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Colon tumor


Adenocarcinoma of colon

Reviewers: Charanjeet Singh, M.D. (see Reviewers page)
Revised: 21 May 2014, last major update September 2011
Copyright: (c) 2003-2011, PathologyOutlines.com, Inc.

Clinical features

● 98% of colonic cancers are adenocarcinomas
● Rarely associated with endometriosis and unopposed estrogen therapy (Am J Surg Pathol 2000;24:513); these cases usually involve serosa and spare mucosa, have endometrioid histology and squamous differentiation; important to differentiate since staging and treatment may be different
● Only rarely produces pseudomyxoma peritonei, even if mucinous
Right colon tumors: polypoid exophytic masses; anemia, weakness and fatigue are common, but obstruction is uncommon; iron deficiency anemia in older man is presumed to be a GI carcinoma unless proven otherwise
Left sided tumors: annular, encircling lesions (napkin ring constrictions of bowel); diarrhea, obstructive symptoms
Rectosigmoid tumors: usually more advanced at presentation

Prognostic factors

Poor prognostic factors: high grade, possibly intramural venous invasion (identify with elastic stain, J Clin Pathol 2002;55:17)

Case reports

● Cervix in 17 year old girl (J Reprod Med 2005;50:793)
● Ear (Ear Nose Throat J 2005;84:36)
● Kidney (Int J Urol 2005;12:93)
● Larynx (Acta Otolaryngol 2006;126:661)
● Mandible (Head Neck 2005;27:729)
● Perianal fistula (Int Semin Surg Oncol 2006;3:25)
● Skin (Ann Acad Med Singapore 2006;35:585, Int Semin Surg Oncol 2006;3:2)
● Sphenoid sinus (Otolaryngol Pol 2005;59:429)
● Thyroid gland (Tumori 2006;92:252, Endocr J 2006;53:339)

● Co-existing GIST (Int J Colorectal Dis 2007;22:109)
● Co-existent mantle cell lymphoma (Arch Pathol Lab Med 2003;127:E64)
● With enteroliths (Actas Urol Esp 2006;30:206)
● With hypercalcemia (Surg Today 2005;35:692)
● Post urinary diversion for exstrophy (World J Surg Oncol 2004;2:20)

Gross description

● Usually single
● Multiple tumors can be synchronous (two or more masses identified at the same time) or metachronous (a spatially separated mass identified over different time in a patient with a previous history of colon cancer; usually happens in association with inflammatory bowel disease or familial syndromes)
● Polypoid or ulcerative
● May have serosal puckering if muscularis propria involved

Gross images


Napkin ring lesion

Invasion through muscularis propria

Exophytic tumor

Superficial tumor

Rectal tumor

Heaped up edges and central ulceration


Tattooed sigmoid colon


Ascending colon

Micro description

● Well to poorly differentiated tumor cells with marked desmoplasia, particularly at edge of tumor, often mucin producing
● Glands often filled with necrotic debris (“dirty necrosis”)
● Inflammatory cells and scattered neuroendocrine cells common (Pol J Pathol 2005;56:89)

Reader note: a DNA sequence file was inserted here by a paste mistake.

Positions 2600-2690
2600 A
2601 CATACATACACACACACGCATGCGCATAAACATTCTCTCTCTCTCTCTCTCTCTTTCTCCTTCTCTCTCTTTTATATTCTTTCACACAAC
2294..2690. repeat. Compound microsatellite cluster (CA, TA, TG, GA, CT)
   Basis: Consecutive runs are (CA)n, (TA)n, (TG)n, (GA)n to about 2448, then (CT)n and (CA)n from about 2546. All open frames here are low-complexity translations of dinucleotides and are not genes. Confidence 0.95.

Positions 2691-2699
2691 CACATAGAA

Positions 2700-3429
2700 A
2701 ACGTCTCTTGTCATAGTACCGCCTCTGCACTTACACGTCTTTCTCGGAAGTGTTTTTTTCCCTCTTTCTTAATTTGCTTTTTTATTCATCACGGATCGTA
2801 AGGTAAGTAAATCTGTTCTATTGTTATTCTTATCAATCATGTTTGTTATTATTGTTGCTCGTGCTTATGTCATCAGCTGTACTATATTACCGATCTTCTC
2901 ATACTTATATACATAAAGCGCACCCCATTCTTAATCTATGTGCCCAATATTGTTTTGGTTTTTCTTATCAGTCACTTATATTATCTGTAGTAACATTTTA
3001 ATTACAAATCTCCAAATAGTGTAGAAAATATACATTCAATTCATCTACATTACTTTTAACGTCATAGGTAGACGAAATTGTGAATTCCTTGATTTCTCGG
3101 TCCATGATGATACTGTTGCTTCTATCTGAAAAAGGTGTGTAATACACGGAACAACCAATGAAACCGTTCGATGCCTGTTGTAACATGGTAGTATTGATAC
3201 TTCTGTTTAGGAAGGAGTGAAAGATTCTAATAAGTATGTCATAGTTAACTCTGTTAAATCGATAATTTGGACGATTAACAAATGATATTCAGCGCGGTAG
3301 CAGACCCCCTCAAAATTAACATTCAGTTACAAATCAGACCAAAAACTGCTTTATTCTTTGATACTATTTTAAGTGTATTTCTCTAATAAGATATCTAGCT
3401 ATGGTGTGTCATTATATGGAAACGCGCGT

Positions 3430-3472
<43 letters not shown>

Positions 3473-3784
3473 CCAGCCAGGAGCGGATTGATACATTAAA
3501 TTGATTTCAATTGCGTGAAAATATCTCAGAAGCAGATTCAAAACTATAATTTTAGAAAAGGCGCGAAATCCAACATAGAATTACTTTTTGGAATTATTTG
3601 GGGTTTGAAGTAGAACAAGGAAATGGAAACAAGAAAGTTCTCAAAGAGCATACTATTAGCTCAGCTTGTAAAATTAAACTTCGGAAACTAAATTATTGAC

● Rarely germ cell elements (Arch Pathol Lab Med 2001;125:558)
Low grade (grade 1): well differentiated, 15-20% of all carcinomas; well formed glands or simple tubules with uniform, basally oriented nuclei, resembles adenomatous epithelium
Moderately differentiated (grade 2): 60-70% of all carcinomas; tubules may be simple, complex or slightly irregular; loss of nuclear polarity
High grade (grade 3): poorly differentiated in 50% or more of tumor (i.e. less than 50% gland formation), 15-20% all of carcinomas; majority of tumor (excluding advancing edge of tumor) is sheets of cells without gland formation; usually right sided (Hepatogastroenterology 2004;51:1698)

Note: pre-operative histologic grading is not accurate (J Med Assoc Thai 2005;88:1535)

Micro images

Whole mount scan


Moderately differentiated tumor

Mucinous and undifferentiated areas

Glands filled with necrotic debris

Serosal involvement


Venous invasion

Colloid carcinoma-like area

Signet ring cells

Metastatic to lymph node

CEA, AFP, hCG stains


Contributed by: Dr. Semir Vranic, University of Sarajevo (Bosnia)

Contributed by: Dr. Beverly Wang, Beth Israel Medical Center, New York

Virtual slides


Positive stains

● CK20 (Arch Pathol Lab Med 2001;125:1074, Mod Pathol 2000;13:962), mucin (MUC1 and MUC3), CEA, B72.3 and CDX2 (sensitive but not that specific, Hum Pathol 2007;38:72, Am J Surg Pathol 2003;27:303)
● Also hCG (often), p53, P504S (Am J Surg Pathol 2002;26:926), CD10 (stromal cells, Hum Pathol 2002;33:806), estrogen receptor (Hum Pathol 2001;32:940 but see Am J Clin Pathol 2000;113:364), villin
● May have scattered endocrine cells

Negative stains

● CK7 (CK7 can be expressed in rectal adenocarcinoma, and should not be used as the sole basis for excluding a rectal primary, Appl Immunohistochem Mol Morphol 2009;17:196), HepPar1, DPC4 (SMAD4), PR (Am J Clin Pathol 2000;113:364), MUC2 and MUC5AC

EM description

● Prominent microfilaments perpendicular to cell membrane and entering the brush border

Additional references

Clin Cancer Res 2005;11:3766 (algorithm for adenocarcinoma of unknown primary-figure 1C), eMedicine

End of Colon tumor > Carcinoma > Adenocarcinoma of colon

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